New Grad Charge Nurse for Rehab to Home Unit - page 2

by Keila 3,954 Views | 14 Comments

Hello everyone! I just got hired as a charge nurse for a 20 resident rehab to home unit in a nursing home. I am a brand new graduate, and besides clinicals and a nurse externship, I have never worked in healthcare before. I am... Read More


  1. 0
    Thanks so much, arabstar!
  2. 0
    OP, what ought to start the alarm bells for you right off is that you are now hired, and you have to come here and ask people who can only guess what your job title means.
  3. 0
    Quote from Keila
    Hello everyone!
    I just got hired as a charge nurse for a 20 resident rehab to home unit in a nursing home. I am a brand new graduate, and besides clinicals and a nurse externship, I have never worked in healthcare before. I am very excited and intimidated about my new position, and was just wondering -- can any of you tell me how the rehab to home units work? I have been in a nursing home before to visit a family member, but that's it. Before I got this job, I didn't even know that nursing homes did rehab to home.

    I believe I am in a good facility. I have six weeks of orientation, and when I went in last week to fill out new hire paperwork, I noticed a really good 'team' atmosphere, between all the nursing staff (CNAs to DON), but also between the different disciplines (therapy, social services, etc). I feel like I'm going to be well supported there, but I also want to hit the ground running, and be the safest practicing new grad that I can be.

    Any advice?

    So how have you been doing? I'm looking into a similar position. I'm a new grad as well.
  4. 0
    I'm so sorry, Heart, I'm just now seeing this or I would've replied sooner.

    Arabstar was right -- I am the 'charge' nurse because I am the direct supervisor for my team of CNAs. From what I've seen of the charge nurse role in the hospital, the two are totally different and, like Arabstar, I would absolutely decline an offer to start out charging in a hospital setting.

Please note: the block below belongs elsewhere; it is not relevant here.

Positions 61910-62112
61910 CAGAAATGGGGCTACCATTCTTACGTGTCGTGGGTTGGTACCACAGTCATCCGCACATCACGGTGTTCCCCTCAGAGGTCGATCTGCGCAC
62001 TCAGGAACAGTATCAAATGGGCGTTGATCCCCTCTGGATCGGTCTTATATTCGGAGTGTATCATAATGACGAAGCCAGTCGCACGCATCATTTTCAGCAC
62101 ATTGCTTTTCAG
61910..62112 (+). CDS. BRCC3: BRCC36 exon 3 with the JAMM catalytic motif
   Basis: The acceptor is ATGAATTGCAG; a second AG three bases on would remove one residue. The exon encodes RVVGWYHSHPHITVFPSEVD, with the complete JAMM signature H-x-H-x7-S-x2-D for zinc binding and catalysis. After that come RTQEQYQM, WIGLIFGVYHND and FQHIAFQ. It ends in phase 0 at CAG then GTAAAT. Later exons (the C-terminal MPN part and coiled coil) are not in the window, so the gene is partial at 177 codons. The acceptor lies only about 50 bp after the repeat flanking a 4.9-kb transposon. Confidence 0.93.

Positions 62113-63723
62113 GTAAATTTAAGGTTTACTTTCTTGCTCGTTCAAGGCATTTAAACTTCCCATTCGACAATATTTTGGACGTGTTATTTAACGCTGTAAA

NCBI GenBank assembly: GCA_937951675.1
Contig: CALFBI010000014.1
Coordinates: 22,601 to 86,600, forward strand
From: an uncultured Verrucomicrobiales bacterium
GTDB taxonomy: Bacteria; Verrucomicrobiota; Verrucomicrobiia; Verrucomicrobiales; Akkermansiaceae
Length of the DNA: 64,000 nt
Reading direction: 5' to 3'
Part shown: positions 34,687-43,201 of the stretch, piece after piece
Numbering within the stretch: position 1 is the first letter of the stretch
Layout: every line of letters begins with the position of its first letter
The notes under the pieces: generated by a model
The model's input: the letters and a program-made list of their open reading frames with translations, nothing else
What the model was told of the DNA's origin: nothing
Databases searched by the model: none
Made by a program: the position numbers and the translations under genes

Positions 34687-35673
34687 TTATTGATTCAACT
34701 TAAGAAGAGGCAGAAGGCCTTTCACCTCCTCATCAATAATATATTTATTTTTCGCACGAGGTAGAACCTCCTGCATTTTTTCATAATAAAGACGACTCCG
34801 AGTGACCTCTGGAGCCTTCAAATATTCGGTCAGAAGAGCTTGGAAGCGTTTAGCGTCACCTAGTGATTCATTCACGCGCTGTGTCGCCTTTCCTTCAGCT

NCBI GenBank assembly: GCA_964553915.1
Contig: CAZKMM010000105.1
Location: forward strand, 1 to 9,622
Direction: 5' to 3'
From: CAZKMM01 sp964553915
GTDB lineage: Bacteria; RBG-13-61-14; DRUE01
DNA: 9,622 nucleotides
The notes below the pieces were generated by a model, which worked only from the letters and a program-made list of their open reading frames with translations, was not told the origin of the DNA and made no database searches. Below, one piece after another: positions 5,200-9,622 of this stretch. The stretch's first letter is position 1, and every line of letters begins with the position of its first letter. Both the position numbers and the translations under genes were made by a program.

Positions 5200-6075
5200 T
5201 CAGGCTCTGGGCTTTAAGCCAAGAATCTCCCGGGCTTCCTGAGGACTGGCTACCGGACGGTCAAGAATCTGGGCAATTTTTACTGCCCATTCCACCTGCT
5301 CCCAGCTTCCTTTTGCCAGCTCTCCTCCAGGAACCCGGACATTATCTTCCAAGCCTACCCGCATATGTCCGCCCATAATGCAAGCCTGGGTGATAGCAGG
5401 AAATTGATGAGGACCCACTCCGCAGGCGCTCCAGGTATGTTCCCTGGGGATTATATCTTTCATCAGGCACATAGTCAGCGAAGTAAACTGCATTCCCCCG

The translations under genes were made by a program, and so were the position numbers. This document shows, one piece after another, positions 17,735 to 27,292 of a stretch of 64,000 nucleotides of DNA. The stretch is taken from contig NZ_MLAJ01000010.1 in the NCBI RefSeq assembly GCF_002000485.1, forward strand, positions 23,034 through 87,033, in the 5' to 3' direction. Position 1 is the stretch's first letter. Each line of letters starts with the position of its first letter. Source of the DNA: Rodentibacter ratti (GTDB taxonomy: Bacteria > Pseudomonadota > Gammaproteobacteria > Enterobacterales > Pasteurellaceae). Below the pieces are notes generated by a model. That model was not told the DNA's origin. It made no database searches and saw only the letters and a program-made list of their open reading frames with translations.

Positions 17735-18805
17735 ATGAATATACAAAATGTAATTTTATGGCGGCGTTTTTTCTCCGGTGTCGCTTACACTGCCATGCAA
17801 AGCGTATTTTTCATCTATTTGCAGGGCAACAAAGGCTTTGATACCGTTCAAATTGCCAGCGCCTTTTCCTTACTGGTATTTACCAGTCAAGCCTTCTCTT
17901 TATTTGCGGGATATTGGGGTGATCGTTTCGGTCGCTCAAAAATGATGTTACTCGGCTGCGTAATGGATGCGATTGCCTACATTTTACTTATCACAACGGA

When I originally posted this thread, I did so because I was scared to death (and excited, too) that I had landed my first healthcare/RN position. That transition, from student to nurse, was my most difficult hurdle and lasted about 2 months. It really helped that I had an amazing preceptor who trained me for 7 weeks. The first few days I was by myself, she even called to make sure I was doing okay.

    It's me, an LPN, and four aides for 37 residents. I have the same 18 every day, and my LPN buddy has the same 19. I work 12s, she works 8s, and most of the time another LPN comes in for her hall on the 3-11 shift. There have been maybe 2 times that I've charged all 37 residents with a med tech. There are days when it seems like I don't have enough time to get everything done, but all in all, I love my job. We have great nurses on every shift, so if there's something one shift can't get done, the next one picks it up with no problem. Most of our aides are awesome, and let me tell you, they have really been patient with me. I jump in and help them whenever I can, but since I've never done transfers/toileting, they've had to teach me from the ground up. It's very different when you're transferring a mannequin in CNA school, lol. With a few exceptions, we all help each other, and that makes all the difference in the world.

    So to answer your question, I've been doing great, and I plan on staying with this facility for a long time
  5. 0
    I work the night shift at a health and rehab facility. I am the charge nurse and was hired as a new grad. I have been working there for over 3 months and anybody who says don't take the charge nurse position because you don't have experience should see what the job market is at least in Oregon and Washington. Of course I wanted to get hired in a hospital, but unfortunately things didn't turn out that way. I worked as a NAC/Nurse Tech at a level 1 trauma hospital in the float pool and I know that this really increased my experience for being a RN charge nurse. The first day at my health and rehab job I did CPR and thanks to my experience I think I really helped the person that was orienting me who had never done CPR.
    The thing that I find difficult particularly difficult recently is managing the NAC's I work with. For the most part it is me as the RN and 2 NAC's for between 30-38 residents at night. One NAC recently has been very lazy, to the point where I have to check his residents and make sure that they are not incontinent of urine or feces and ask him to clean the resident even though he should be on top of this. I was a NAC and know the demands of the job. This particular NAC I have asked where he is at when a call light has been going off for over 10 minutes and he says that he was in the bathroom... There are always excuses. I am going to have a verbal one on one with him the next time I work tomorrow. I never expected an incompetent NAC to be one of my biggest struggles with doing my job thoroughly, but this particularly NAC is so lazy. On top of it he is a really nice guy, and has 3 kids. I know that I need to tell this NAC something before I go to higher management, but I know that I need to come across as being serious. Before I knew that this NAC was so lazy him and I would joke around. Any ideas would be appreciated. Thank you.


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